Scientists at the Luxembourg Centre for Systems Biomedicine (LCSB) of the University of Luxembourg have published their findings that mutations in a gene known as “ARMC5” promote the growth of benign tumours in the adrenal glands and on the meninges: ARMC5 appears to belong to the group of so-called tumour suppressor genes. It is the first time in years that scientists have characterized such a gene.
The ARMC5 gene was discovered by independent workgroups studying benign tumours – so-called adrenal adenomas – in connection with Cushing’s syndrome. In this disease, the body produces too much of the hormone cortisol. Now, for the first time, a mutation of ARMC5 has been characterized as the cause behind the growth of meningeal tumours. The results on this tumour syndrome, obtained by the group of Dr. Patrick May and PD. Dr. Jochen Schneider together with colleagues from Charité Berlin (Dr. Ulf Elbelt) and the Universities of Würzburg (Prof. Dr. Bruno Allolio) and Cologne (Dr. Michael Kloth), have been published recently in the “Journal of Clinical Endocrinology Metabolism” ( DOI: http://dx.doi.org/10.1210/jc.2014-2648).
Cortisol is an important hormone. It influences many metabolic pathways in the body and has a suppressing effect on the immune system. Accordingly, it is commonly employed as an anti-inflammatory medication. Prolonged, elevated levels of cortisol in the body can lead to obesity, muscular dystrophy, depression and other symptoms. To maintain the correct concentration in the blood, the body has a refined regulation system: Certain areas of the brain produce the hormone corticotropin as a stimulator of cortisol release; the actual formation of cortisol takes place in the adrenal glands. As the concentration of cortisol in the blood rises, the brain reduces the production of corticotropin.
In search of the causes of Cushing’s syndrome, scientists recently encountered certain genetic causes of benign tumours of the adrenal cortex. Growth of these adrenal cortex adenomas is based on a combination of hereditary and spontaneous mutations: It affects people in whom one of two “alternative copies” – one of the so-called alleles – of the ARMC5 gene is mutated from birth. If the second allele of ARMC5 later also undergoes a spontaneous mutation in the adrenal cortex, then the gene no longer functions. “What is interesting is that the failure of ARMC5 has no direct influence on cortisol production. However, because the tumour cells multiply faster than other body cells, and the number of cells in the tumour increases, the blood cortisol level rises in the course of the disease”, says Dr Schneider. Then, the cortisol level in the body rises and ultimately results in the onset of Cushing’s syndrome.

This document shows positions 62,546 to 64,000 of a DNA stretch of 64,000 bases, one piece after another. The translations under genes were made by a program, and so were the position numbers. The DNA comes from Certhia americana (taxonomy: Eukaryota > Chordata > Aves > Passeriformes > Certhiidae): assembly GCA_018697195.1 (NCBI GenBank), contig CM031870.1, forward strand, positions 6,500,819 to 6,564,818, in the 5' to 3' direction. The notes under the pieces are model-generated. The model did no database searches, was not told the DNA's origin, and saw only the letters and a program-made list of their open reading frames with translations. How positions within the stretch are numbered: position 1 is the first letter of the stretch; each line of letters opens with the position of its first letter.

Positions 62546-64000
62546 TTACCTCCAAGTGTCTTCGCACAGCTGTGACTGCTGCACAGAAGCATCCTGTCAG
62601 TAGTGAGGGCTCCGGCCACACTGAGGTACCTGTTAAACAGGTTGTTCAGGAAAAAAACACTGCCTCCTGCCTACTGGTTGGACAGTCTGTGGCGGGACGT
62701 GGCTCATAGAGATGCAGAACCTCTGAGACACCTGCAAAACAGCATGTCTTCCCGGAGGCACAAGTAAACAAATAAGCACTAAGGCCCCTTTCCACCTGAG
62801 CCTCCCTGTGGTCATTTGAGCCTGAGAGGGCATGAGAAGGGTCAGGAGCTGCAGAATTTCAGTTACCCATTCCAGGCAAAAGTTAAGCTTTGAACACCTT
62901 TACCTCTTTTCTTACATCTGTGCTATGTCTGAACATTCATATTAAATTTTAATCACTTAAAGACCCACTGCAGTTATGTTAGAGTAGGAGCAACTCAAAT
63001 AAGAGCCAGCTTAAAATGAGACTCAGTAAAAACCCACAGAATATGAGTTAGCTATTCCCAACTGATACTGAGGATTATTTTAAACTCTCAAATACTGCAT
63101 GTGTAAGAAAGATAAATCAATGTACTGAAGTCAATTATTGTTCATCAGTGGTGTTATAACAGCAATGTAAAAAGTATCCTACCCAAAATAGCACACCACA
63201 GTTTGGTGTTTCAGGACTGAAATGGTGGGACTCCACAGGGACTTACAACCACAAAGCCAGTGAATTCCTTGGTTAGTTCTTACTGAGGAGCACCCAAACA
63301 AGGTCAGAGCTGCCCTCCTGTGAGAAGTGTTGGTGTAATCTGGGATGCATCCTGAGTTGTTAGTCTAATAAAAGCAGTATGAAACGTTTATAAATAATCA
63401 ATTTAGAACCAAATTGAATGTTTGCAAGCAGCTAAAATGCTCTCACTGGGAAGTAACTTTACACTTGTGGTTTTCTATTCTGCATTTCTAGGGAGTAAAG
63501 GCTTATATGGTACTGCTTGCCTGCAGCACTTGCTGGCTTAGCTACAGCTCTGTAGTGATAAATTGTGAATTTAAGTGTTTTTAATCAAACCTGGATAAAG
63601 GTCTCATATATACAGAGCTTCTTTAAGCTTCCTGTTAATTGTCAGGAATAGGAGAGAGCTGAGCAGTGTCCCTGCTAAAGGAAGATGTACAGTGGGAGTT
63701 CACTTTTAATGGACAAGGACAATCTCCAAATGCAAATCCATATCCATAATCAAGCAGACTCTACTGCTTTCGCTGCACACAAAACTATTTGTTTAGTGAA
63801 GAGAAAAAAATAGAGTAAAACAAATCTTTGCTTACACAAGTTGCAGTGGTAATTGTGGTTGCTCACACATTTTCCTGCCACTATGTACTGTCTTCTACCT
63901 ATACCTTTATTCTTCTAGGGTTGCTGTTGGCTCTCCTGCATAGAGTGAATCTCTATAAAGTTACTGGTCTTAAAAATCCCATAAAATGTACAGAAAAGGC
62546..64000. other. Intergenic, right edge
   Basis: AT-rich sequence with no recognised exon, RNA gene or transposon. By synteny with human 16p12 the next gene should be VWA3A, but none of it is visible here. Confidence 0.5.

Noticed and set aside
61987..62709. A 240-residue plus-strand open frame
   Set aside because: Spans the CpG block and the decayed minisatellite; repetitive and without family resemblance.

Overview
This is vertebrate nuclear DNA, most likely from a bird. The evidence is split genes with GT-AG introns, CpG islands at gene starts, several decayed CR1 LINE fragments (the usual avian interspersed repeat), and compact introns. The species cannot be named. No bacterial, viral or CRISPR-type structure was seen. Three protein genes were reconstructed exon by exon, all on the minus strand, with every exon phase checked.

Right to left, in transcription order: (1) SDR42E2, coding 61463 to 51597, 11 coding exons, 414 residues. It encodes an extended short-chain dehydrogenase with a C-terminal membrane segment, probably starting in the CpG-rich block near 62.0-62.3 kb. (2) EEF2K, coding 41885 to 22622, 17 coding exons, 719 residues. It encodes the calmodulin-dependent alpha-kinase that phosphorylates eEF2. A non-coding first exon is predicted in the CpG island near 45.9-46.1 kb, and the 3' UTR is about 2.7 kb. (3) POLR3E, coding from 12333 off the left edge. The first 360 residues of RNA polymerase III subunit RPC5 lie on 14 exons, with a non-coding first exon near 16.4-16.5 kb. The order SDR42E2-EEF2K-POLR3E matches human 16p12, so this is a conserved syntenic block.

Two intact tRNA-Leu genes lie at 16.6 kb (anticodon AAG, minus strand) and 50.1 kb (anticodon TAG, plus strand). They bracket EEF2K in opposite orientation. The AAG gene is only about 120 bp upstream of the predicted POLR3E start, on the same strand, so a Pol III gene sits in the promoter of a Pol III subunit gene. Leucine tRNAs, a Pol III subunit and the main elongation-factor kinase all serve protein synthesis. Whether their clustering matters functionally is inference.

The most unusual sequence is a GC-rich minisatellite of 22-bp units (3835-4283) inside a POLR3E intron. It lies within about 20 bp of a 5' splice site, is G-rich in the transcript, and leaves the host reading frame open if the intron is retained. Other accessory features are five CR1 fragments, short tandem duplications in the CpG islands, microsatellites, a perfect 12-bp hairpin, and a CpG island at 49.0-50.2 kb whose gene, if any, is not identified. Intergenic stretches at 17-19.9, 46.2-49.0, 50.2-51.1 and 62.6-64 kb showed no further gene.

When other scientific workgroups discovered that further benign tumours – in this case meningeal tumours – occur more often in ARMC5-Cushing families, the group of Patrick May and Jochen Schneider sequenced the ARMC5 gene and studied it using bioinformatic techniques. “We demonstrated for the first time, in a patient with an adrenal cortex tumour and simultaneously a meningeal tumour, that somatic, that is non-hereditary, ARMC5 mutations are present in both tumours. This observation suggests that ARMC5 is a true tumour-suppressor gene.”
It must now be explored, Schneider continues, to what extent patients with adrenal cortex tumours ought to be screened for simultaneous presence of meningioma, and in which other types of tumour ARMC5 mutations are responsible for tumour growth: “Building upon that, we can learn whether the gene and the metabolic pathways it influences offer new approaches for treating the tumour syndrome.”